BASIS Independent Silicon ValleyClass of 2023San Jose, California
AboutHello! I'm Shravan Kannan, and my project is on designing a CRISPR-Cas9n genetic therapy for Lynch syndrome (hereditary non-polyposis colorectal cancer). I chose to work on this project as I wanted to find a cure for cancer through a genetic means. After my project is complete, I will publish my paper into JEI, Journal of Emerging Investigators.
- "How can making use of a CRISPR-cas9n genetic therapy help in eliminating hereditary non-polyposis colorectal cancer with reduced aftereffects and complications compared to current treatment methods?" with mentor Josh (Working project)
How can making use of a CRISPR-cas9n genetic therapy help in eliminating hereditary non-polyposis colorectal cancer with reduced aftereffects and complications compared to current treatment methods?
Started June 2, 2022
Abstract or project description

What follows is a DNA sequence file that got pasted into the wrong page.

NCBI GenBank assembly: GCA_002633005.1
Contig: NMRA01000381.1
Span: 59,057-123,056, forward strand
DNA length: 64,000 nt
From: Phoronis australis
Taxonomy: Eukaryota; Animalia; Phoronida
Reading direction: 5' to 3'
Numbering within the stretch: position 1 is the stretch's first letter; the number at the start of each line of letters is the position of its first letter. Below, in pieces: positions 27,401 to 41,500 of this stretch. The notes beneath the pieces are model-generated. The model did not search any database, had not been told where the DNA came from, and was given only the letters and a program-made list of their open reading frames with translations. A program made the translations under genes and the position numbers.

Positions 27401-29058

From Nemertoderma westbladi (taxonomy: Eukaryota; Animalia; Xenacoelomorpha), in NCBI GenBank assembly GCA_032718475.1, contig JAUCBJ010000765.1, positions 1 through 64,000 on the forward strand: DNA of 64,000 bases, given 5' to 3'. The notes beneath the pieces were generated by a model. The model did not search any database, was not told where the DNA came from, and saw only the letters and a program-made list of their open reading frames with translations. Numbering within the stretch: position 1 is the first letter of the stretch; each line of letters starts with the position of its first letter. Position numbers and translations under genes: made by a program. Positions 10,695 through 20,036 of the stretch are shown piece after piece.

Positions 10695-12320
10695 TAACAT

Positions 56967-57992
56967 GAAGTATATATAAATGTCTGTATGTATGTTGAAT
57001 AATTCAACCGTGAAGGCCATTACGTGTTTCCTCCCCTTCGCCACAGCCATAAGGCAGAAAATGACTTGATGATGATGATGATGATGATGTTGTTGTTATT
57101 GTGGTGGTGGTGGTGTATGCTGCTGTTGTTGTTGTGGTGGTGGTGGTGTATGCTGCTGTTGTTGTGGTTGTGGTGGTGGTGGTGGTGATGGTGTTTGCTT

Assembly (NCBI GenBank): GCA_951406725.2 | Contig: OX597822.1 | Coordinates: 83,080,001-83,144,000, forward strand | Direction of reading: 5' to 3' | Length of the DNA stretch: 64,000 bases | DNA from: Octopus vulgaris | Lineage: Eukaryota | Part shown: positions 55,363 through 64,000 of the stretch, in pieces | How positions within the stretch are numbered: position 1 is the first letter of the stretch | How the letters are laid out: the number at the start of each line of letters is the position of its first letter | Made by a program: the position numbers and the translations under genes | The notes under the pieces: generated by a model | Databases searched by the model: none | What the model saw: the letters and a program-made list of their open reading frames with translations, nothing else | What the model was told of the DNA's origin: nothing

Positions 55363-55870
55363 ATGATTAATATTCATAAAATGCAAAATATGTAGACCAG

Hereditary non-polyposis colorectal cancer (HNPCC) is an inherited disorder where individuals have an increased risk of developing colorectal cancer before the age of 50. Current HNPCC treatments involve invasive surgical procedures with debilitating aftereffects. HNPCC can be linked to mutations in genes like MLH1, MSH2, PMS1, PMS2, and EPCAM, some of which are involved in DNA mismatch repair mechanisms. 70% of the patients affected by HNPCC have mutations in 2 genes, MLH1 and MSH2. MLH1 is involved in DNA mismatch repair by binding to PMS2 protein to form a complex around damaged DNA to direct other proteins to fix the damage. Although MSH2 is also involved in DNA mismatch repair, it is different from MLH1 in that it is a tumor suppressor gene that forms heterodimers with MSH6 to form the MutSα complex and MSH3 to form the MutSβ complex. The MutSα complex repairs base mismatches and short insertion/deletion loops, and the MutSβ complex repairs larger insertion/deletion loops. This review will describe current treatments towards HNPCC and a novel CRISPR-Cas9n-based genetic therapy to treat HNPCC without invasive procedures. First, CRISPR, Cas9n, and the gRNA will be added into a hCMV viral vector as a plasmid with replicative abilities silenced. The hCMV vector with these components will be injected into the superior mesenteric artery. Upon entry into the cell, the Cas9n will initiate single strand breaks in MSH2 and MLH1 genes of progenitor and paneth cells to cut out the mutated copy and put in a new copy. Once after this occurs, the tumor cells will undergo apoptosis because MSH2 will initiate DNA repair through MutSβ and MutSα complexes and MLH1 will initiate repair through a joint combination complex with PMS2. Therefore, using CRISPR-Cas9n can treat HNPCC with reduced aftereffects for patients with mutations in MLH1 and MSH2 genes.